But more to the point, as Peter Kreeft goes so far as to say, “If good and evil exist, God exists. The struggle of life is a struggle for faith, but not just faith but faith in Jesus, our Emmanuel.


Listen

24 Immediately the father of the child cried out and said, “I believe; help my unbelief!” (ESV)

If God is Good, Why is there Evil, Pain, and Suffering?

It’s the age-old question. “If God is good and all powerful, why is there pain, suffering, and evil in the world?”

All kinds of evil, pain, and suffering you go through can color the lens by which you approach this question.

Loss of job, cancer of any stripe, death itself, financial debt, watching friends or family suffer, floods, homelessness, orphans, the list can go on and on.

We do not think much about pain and suffering, until, that is, pain and suffering affects us personally.

Pain and suffering only makes us sit up and listen when it’s personal.

So when we go through a traumatic experience of any sort, we ask, “If God is good…” We think, “God can’t love me and he can’t be all powerful since he’s letting me go through this!”

There is a myriad of answers to the question of pain: God brings pain in our lives for His glory, to teach us, to mold us into someone better, to help others, among many other possible answers.

But the most important thing that we must remember when pain becomes personal:

We are not left alone in our suffering

Scripture tells us that Jesus, Who is God by the way, was tempted in everything that is common to man:

“Therefore, He (Jesus) had to be made like His brethren in all things, so that He might become a merciful and faithful high priest in things pertaining to God, to make propitiation for the sins of the people.18 For since He Himself was tempted in that which He has suffered, He is able to come to the aid of those who are tempted.”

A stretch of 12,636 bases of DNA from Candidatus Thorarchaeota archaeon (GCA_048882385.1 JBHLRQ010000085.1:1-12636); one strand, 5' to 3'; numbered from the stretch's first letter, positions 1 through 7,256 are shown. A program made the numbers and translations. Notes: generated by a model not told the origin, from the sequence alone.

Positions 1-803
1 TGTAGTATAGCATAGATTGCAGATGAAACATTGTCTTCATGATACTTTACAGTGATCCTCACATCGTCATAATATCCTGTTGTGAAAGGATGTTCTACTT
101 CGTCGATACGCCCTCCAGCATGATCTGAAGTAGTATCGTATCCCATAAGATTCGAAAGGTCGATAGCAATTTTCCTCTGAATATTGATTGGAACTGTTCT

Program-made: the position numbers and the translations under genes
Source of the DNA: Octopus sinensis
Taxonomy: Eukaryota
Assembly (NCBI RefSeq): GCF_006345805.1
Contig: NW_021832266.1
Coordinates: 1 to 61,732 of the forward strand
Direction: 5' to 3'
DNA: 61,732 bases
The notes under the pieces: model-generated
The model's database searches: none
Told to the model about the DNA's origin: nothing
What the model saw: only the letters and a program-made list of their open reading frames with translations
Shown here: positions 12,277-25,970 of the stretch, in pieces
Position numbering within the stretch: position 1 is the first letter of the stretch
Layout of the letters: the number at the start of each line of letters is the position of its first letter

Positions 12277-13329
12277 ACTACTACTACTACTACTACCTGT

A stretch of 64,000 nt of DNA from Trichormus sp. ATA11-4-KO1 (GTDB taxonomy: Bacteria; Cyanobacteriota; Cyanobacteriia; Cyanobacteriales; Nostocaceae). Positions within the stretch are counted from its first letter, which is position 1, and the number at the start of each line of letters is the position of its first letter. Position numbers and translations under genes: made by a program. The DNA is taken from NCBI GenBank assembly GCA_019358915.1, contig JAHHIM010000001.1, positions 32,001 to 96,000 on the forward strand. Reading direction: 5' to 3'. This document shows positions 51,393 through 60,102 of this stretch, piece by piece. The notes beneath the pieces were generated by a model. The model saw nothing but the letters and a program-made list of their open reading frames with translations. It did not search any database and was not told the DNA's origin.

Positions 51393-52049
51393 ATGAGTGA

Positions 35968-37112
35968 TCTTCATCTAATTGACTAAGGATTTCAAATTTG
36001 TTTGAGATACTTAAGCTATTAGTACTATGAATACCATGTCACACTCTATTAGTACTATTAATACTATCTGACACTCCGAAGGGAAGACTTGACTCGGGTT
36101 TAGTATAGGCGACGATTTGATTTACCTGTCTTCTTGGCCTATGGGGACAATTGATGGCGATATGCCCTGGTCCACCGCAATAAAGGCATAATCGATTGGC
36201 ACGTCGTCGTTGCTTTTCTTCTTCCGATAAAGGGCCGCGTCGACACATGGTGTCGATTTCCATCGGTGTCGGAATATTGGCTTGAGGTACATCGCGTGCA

During a hurricane, which tree feels the full force of the storm?

The tree which never falls but stands firm until the end.

Jesus stood firm to the end–the end that is death–even the death of the cross being forsaken by the Father. He did this so that WE would never be forsaken, but fully and gloriously accepted and loved by the Father. Jesus is the one in whom we must trust because He has gone through the greatest pain and suffering anyone has ever gone through–standing firm to the end.

Jesus did this for us and in our place. To the end.

You are not left unto yourself, that is, if you trust Jesus. Trust Jesus and rest in His finished work on the cross.

For this light momentary affliction is preparing for us an eternal weight of glory beyond all comparison, as we look not to the things that are seen but to the things that are unseen. For the things that are seen are transient, but the things that are unseen are eternal.

17 Therefore he had to be made like his brothers in every respect, so that he might become a merciful and faithful high priest in the service of God, to make propitiation for the sins of the people. (ESV)

17 For this light momentary affliction is preparing for us an eternal weight of glory beyond all comparison, 18 as we look not to the things that are seen but to the things that are unseen. For the things that are seen are transient, but the things that are unseen are eternal. (ESV)